4. Do not forget that this child agreed to do this. He knows that he is obese and he is showing this to the world. He has heart! Let us at least praise him instead of bashing all the time.

  5. Careful there mean, judgey mom, someday little Mason will make a mistake; whether it is texting and driving, getting drunk underage, getting in a fight at school, or even (the horror!) drinking a super large slushy. SOMETHING is bound to happen at some point and there will be plenty of mean, judgey people out there blaming YOU for failing to raise your son properly. I’m not saying that when a child has problems that it is not at least partially the parent’s fault, but there are many factors at play; not everything is the mother or father’s fault. It’s easy to see things in black and white when your child is very young. The older he gets the more you will realize that there is no such thing as a perfect parent, and even if there were, his or her kids would still live in the big, flawed world and still encounter challenges and make mistakes.

  6. Wait, wait, wait,Emmy…do not blaim obesity on schools and PE. Regardless of the number of hours a child spends in school, his/her parent is the primary caregiver. Parents NOT schools are responsible for providing children with a healthy, active lifestyle. The sooner parents own up to that the better! I hope this young man can get to a healthier place and shame on his parent(s)!!

  7. I think it is ironic that yoh became angrier as you got your LATTE, RODE the elevator and then logged into your computer where i am assuming you will sit all day. I think the commercial may have been uses to inspirr some overweight kids who don’t think they can do things like the olympics because they aren’t in shape. If we judge those kids at that age and discourageI themthey are doomed. Set an example and make yourself the best you can be. Then you can judge.

  8. I have four children. Suddenly, over the past two-three years, one of my middle children is struggling with obesity. She has been involved in sports. She has eaten the same foods as her siblings. We have worked to increase her exercise as we have seen it happening. My husband gets out with her and walks/jogs. We have exercised together as a family.
    Weight is just a great struggle for her right now, and there is noone to get angry at about it. We just keep on fighting and work to keep her self-esteem as high as possible, for she is beautiful, talented, loving. We’re hoping the expected growth spurt over the next 2-3 years works in her favor.
    It’s very painful for her when people treat her as less than simply because her weight doesn’t match their standard.

  9. Kristin said it best.

    I was always an active child, but when puberty hit so did the weight. After, I couldn’t do things without being bullied. So for the longest time I didn’t think I could run, swim, and play sports. “Fat people can’t do those things” so I stopped. I still have trouble working out, playing team sports, because I am worried about people judging my abilities or my lifestyle.

  10. Judgmental bull like this is why I no longer subscribe to the magazine and have just now “unliked” on Facebook. Hope your kids remain completely perfect!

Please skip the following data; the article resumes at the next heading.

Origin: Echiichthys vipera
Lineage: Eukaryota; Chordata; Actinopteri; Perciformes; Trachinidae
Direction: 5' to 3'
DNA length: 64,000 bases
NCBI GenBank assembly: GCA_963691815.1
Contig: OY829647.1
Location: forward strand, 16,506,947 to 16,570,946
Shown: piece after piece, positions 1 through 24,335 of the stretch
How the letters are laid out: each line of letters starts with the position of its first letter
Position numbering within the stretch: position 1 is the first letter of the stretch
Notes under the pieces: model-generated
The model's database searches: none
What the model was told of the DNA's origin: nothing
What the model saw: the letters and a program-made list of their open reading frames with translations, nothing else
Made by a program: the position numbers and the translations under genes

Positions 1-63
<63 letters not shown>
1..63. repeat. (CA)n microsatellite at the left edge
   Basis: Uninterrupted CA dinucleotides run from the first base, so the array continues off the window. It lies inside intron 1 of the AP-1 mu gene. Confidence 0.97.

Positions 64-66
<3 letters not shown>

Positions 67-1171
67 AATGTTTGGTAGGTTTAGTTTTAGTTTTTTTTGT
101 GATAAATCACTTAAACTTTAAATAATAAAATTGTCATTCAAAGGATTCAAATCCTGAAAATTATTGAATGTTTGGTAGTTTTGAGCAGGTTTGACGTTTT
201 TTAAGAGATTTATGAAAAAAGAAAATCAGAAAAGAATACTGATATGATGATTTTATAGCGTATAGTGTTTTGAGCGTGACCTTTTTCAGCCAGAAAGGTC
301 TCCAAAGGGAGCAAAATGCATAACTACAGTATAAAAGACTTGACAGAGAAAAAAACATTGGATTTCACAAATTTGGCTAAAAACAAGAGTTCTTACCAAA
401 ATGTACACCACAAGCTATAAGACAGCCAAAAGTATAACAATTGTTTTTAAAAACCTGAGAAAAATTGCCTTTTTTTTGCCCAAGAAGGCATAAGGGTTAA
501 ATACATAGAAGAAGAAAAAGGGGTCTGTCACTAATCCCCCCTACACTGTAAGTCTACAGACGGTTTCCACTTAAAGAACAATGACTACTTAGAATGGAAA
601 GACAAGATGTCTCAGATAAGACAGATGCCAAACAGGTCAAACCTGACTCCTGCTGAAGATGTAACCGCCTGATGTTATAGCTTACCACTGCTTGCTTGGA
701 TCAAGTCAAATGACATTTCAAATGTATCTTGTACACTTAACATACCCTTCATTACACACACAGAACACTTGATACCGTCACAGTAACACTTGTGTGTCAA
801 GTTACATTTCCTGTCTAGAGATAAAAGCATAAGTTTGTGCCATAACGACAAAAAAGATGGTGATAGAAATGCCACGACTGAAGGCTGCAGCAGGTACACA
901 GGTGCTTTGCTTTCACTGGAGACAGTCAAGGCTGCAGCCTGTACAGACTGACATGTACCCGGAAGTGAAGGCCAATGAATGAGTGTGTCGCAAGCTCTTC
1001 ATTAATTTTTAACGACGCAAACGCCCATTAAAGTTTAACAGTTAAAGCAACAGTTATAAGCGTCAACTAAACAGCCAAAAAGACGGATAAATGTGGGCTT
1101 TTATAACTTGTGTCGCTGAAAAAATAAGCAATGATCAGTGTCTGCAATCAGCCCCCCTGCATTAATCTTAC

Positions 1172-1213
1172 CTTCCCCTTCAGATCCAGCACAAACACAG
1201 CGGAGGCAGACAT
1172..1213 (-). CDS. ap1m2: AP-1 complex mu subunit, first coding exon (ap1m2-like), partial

11. I find it hard to take a woman seriously who writes: “…stood in line at Starbucks for my latte, and rode the elevator up to my office at work.

    Yes. And YOU are just the picture of a good example for your children?

    Puh-lease. Stones. Glass houses.

  12. Why is everyone blaming everyone else for a problem you have no clue how it started. It was not that long ago that people where heavier and nobody had a problem with it. He is 12 yeas old. You never know he just may end up being over six feet tall and thin. Leave all your judging to someone who needs it . Its people like you who judge appearance that lead to eating disorders and body image problems. You should not judge children. You where children once, did you get judge for the way you looked?

  13. Heather: I can totally see your point, that does sound lazy. I failed to note that our commute comprises a 22-block walk, including five sets of stairs (we take the subway), and I work on the 24th floor, so that’s why I go the elevator route at work.

  14. Both sides have interesting points. Obesity has never been the norm on earth. A small group of humans in the past, generally those with a lot of income where fat. As a sign of of that wealth. The majority of us, my family tree included, where dirt poor laborers on farms or in factories. Our body fat percentages where a lot lower. Those of us who survived to adulthood generally didn’t die of obesity related issues because we could never get enough calories to be fat. I don’t want my children to be farm workers at four and six but I am going to make the six year old bike four miles a day back and fourth to school and make the four year old ride and petal the eight miles a day that it takes to go drop off and pick up his brother with me. Because it is my responsibility to care for both of them. Just like picking the food they eat, what toys they have and what schools they attend. I can’t keep my children from become obese but I can keep them as healthy as possible so they have the best chance of being healthy in life. BTW there is nothing bad about having a latte as long as it is part of your daily diet and you factor it in to everything you are eating. Thanks for the post.